Dreamers Influence Higher Ed Access and Professional Credential Policies

As Congress continues on its path of inaction around Deferred Action for Childhood Arrivals (DACA) legislation, Dreamers unabashedly move forward in promoting an inclusive agenda for undocumented immigrants. Through these efforts, activists seek to obtain for undocumented immigrants access to educational opportunities and professional accreditation.

In at least a couple of examples, the advocacy derives significant dividends.

In California, where some 60,000 undocumented students attend community colleges in the state, according to a report in The Washington Post, attorney and immigration rights advocate Lizbeth Mateo works to improve college access to low-income residents. Beginning her secondary education at one of the state’s community colleges, Mateo’s empathy extends to the community she serves as she also holds undocumented status.

But besides her background, which includes social media hashtags with bullhorn hashtags undocumented and unafraid, Mateo’s student outreach also carries state sanction. Appointed to the California Student Opportunity and Access Program Project Grant Advisory Committee by California Senate President Pro Tem Kevin de Leon, Mateo represents the latest example of the state’s resistance to Trump Administration policies.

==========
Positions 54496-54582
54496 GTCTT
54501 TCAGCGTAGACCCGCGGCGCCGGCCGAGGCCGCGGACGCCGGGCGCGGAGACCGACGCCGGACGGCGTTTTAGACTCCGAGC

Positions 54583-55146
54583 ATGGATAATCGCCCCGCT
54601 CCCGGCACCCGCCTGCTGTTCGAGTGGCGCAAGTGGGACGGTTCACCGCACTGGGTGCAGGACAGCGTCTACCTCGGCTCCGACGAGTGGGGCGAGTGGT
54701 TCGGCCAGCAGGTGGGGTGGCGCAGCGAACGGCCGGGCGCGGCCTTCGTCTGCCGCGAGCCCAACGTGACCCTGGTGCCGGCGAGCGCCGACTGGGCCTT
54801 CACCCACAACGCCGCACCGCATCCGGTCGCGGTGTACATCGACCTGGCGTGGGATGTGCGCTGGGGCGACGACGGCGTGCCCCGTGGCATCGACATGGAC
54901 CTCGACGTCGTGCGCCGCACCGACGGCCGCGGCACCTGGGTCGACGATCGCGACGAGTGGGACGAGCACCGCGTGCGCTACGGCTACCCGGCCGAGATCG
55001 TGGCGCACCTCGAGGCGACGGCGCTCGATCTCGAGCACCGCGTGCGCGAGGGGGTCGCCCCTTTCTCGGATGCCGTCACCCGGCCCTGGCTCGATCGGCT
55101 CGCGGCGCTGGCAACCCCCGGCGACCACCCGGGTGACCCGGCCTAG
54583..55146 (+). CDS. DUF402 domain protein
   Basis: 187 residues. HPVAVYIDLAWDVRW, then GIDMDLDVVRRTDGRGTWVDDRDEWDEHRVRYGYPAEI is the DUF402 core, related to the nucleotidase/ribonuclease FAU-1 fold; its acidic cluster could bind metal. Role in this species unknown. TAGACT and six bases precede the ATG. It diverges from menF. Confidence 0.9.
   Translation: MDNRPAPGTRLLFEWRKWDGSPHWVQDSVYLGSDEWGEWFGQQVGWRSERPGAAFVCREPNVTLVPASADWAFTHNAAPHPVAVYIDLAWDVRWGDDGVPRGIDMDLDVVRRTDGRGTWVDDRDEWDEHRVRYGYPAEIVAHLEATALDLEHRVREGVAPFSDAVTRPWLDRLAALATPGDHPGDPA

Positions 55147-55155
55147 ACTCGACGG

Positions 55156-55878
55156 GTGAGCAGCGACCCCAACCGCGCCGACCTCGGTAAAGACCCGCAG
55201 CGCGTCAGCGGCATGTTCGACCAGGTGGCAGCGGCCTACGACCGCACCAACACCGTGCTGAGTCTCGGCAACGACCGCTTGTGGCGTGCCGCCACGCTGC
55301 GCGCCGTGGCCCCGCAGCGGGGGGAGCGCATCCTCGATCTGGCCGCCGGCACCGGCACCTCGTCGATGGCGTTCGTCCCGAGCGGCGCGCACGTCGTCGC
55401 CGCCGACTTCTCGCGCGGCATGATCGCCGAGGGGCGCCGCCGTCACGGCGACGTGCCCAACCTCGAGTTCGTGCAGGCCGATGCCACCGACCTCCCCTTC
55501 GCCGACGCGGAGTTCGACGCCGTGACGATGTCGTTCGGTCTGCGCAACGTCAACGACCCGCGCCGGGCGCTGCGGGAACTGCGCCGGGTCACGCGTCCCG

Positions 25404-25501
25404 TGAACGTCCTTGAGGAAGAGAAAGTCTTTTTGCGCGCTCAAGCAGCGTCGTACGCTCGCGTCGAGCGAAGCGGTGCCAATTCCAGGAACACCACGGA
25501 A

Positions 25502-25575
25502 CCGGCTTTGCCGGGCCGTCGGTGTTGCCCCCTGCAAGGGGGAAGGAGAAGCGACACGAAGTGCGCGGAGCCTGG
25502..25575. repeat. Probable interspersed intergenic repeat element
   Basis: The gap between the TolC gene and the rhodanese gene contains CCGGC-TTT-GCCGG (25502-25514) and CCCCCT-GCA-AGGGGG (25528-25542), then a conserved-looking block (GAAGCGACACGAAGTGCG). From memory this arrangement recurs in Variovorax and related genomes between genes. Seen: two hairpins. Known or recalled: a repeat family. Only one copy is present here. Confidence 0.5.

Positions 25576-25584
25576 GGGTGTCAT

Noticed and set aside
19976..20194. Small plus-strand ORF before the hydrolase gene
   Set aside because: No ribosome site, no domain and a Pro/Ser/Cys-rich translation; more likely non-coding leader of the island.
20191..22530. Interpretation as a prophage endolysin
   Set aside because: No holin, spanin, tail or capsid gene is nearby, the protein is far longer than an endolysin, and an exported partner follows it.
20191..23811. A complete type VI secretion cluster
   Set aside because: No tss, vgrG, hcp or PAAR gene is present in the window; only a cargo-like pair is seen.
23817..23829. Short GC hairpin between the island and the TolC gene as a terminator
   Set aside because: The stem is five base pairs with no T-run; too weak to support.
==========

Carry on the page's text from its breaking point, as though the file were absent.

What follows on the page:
Mateo, according to a statement from de Leon, “is a courageous, determined and intelligent young woman who at great risk has dedicated herself to fight for those seeking their rightful place in this country. The 33-year-old Oaxaca, Mexico-born woman whose parents brought her to Los Angeles at the age of 14, “embodies California values and the American dream.”

“While undocumented students have become more visible in our state, they remain underrepresented in places where decisions that affect them are being made,” Mateo says. “I hope to be able to draw from my own experiences as an undocumented, first generation college graduate, and from experiences of students like myself who are currently navigating or will soon navigate the higher education system.”

Mateo’s activism goes back more than 10 years to her days as a student at university where she emerged as a leading advocate for the passage of the Dream Act. Mateo received 2 denials for DACA applications due to brief visits to Mexico when she participated in the “Bring Them Home” campaign designed “to see how border agents would react when they tried to reenter the United States.”

While a significant portion of California lawmakers appear on board with Mateo’s activism efforts, signals from civic leaders in other states also reflect and openness to undocumented individuals.

Undocumented law school grad Denia Perez, who entered the U.S. from Mexico with her parents before turning 1-year-old, seeks permission to practice in the state of Connecticut. The state bar rules committee endorses the request to allow undocumented immigrants to gain state law licenses. If judges approve the proposal, Connecticut joins the states of New York, California, Florida and New Jersey in giving Dreamers permission to practice law, according to a published report.